Discover Mystery Authors, add new writer names to your list
Many fine writers have earned a wide audience. For each writer that has name recognition, there are many more terrific mystery writers whose names are not on the NY Time's list, but deserve to be on a mystery reader's list. Here is a small sampling of authors I have enjoyed over the years. If any of these teasers interest you, click the link to read a HubPage with more detail on the author and books. Who are your favorite mystery authors who deserve wider recognition? I'd like to hear your comments below.
Robert B. Parker, RIP
Robert B. Parker has long been a favorite of mine. He was a prolific author, with over 60 books published. The best things about Parker's books were the characterizations and the dialogue. Boy, could he write dialogue! Robert B. Parker died in January 18th, 2010 in Massachusetts. His last book was Split Image, a Jesse Stone and Sunny Randal novel.
Discover Andrea Camilleri, and enter mysterious Sicily
Take an idiosyncratic police Inspector, surround him with quirky good guys and bad guys, place them in a funny yet sad Sicily, add Camilleri's way with words and out come an engaging Montalbano mystery. That would be Salvo Montalbano, the Sicilian Inspector created by Andrea Camilleri in Italian, sprinkled with Sicilian dialect.
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Discover Harold Adams, the mystery writer who stirred the dust
Harold Adams is one of those writers who are able to create a sense of time and place with a few words. His stories are placed in South Dakota in the 1930's. His protagonist is a drifter just trying to survive but who makes an impact at the end of the day. Adams' spare books let the story and characters blow the dust over you; make you weary with the day's effort; and somehow lets the hopefulness of the human spirit leak through.
Discover Laurence Shames, the mystery writer with the smiling simile
In his Key West series, Shames typically takes a person displaced from "up North", has him drift into Key West to find a new life. That new life may involve a dead body or two, some unusual characters and results in a lot of reader smiling. The stories are fun to read, but what really appeals to me is Shames' writing style. Shames uses the simile liberally and artfully to bring Key West and his characters to the reader. His words carom through the paragraphs like clever balls in a pinball machine; scoring jackpots of vivid description and bonus smiles of recognition.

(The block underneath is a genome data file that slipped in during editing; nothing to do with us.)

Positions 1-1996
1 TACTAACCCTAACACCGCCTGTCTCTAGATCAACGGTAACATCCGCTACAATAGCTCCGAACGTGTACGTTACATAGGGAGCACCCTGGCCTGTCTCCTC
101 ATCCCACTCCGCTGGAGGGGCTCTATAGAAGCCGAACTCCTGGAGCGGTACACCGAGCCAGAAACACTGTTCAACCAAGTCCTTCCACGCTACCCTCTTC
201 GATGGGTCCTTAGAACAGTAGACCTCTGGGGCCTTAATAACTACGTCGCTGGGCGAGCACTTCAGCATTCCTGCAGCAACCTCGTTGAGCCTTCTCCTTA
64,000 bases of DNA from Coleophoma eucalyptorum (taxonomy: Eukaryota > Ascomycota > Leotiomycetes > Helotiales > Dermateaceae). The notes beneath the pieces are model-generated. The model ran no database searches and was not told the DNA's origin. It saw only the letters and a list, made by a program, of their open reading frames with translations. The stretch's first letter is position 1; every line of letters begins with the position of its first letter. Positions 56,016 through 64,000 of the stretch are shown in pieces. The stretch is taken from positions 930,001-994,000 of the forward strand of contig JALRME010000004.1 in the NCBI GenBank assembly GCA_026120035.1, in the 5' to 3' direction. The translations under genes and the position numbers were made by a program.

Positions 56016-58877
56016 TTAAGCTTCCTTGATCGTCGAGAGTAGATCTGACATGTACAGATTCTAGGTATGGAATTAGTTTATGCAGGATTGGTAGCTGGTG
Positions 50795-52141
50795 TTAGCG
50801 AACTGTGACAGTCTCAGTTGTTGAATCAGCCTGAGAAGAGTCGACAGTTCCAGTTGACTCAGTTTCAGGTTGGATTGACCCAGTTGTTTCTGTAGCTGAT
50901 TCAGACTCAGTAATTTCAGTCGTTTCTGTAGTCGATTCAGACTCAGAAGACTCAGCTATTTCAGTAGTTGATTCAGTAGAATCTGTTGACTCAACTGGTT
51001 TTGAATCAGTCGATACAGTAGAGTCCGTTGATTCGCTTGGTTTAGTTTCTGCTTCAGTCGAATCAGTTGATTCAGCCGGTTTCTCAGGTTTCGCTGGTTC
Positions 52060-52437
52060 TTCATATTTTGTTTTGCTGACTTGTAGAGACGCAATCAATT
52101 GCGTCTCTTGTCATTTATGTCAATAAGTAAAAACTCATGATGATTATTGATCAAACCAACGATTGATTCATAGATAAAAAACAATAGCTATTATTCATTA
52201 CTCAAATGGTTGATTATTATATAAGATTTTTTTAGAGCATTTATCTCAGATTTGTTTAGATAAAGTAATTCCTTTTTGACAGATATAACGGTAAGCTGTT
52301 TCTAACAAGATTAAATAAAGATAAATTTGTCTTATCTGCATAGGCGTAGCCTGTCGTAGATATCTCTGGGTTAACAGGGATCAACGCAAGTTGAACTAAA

Discover Donna Leon, the mystery writer who takes us to Venice
The Commissario Brunetti series is sometimes a police procedural, sometimes a whodunit, sometimes a comic opera, and occasionally plays like "Father does not know best". Guido Brunetti has a good life in Venice. While being a police official there makes him cynical, his soul won't allow him to quit. Donna Leon writes the life of a man that you would like to know and spend time with. He is a perfect series character, and this is a great series. If you can't travel to Venice, this series is a very good trip for the mind.
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Discover Lee Child, the mystery writer who makes the pages turn
The mark of a good suspense writer is not only the ability to write a great yarn, but the ability to keep the pace and focus on what's happening now. That makes a page-turner. Lee Child writes page-turners with the best of them. Lee Child writes about Jack Reacher, a larger than life hero. When you go up against the bad guys, you want Reacher on your side.
Discover Jon A Jackson, the mystery writer and his Fang
Jon Jackson's detective series is known as the Detective Sergeant Fang Mulheisen series. I see at as three interwoven series: some feature Mulheisen, some feature Grootka, and some feature Service. Jon Jackson is an interesting guy: a writer; a teacher of writing; an ax fan (that's a sax max); a cigar aficionado; an angler; a Detroit guy, gone Montanan.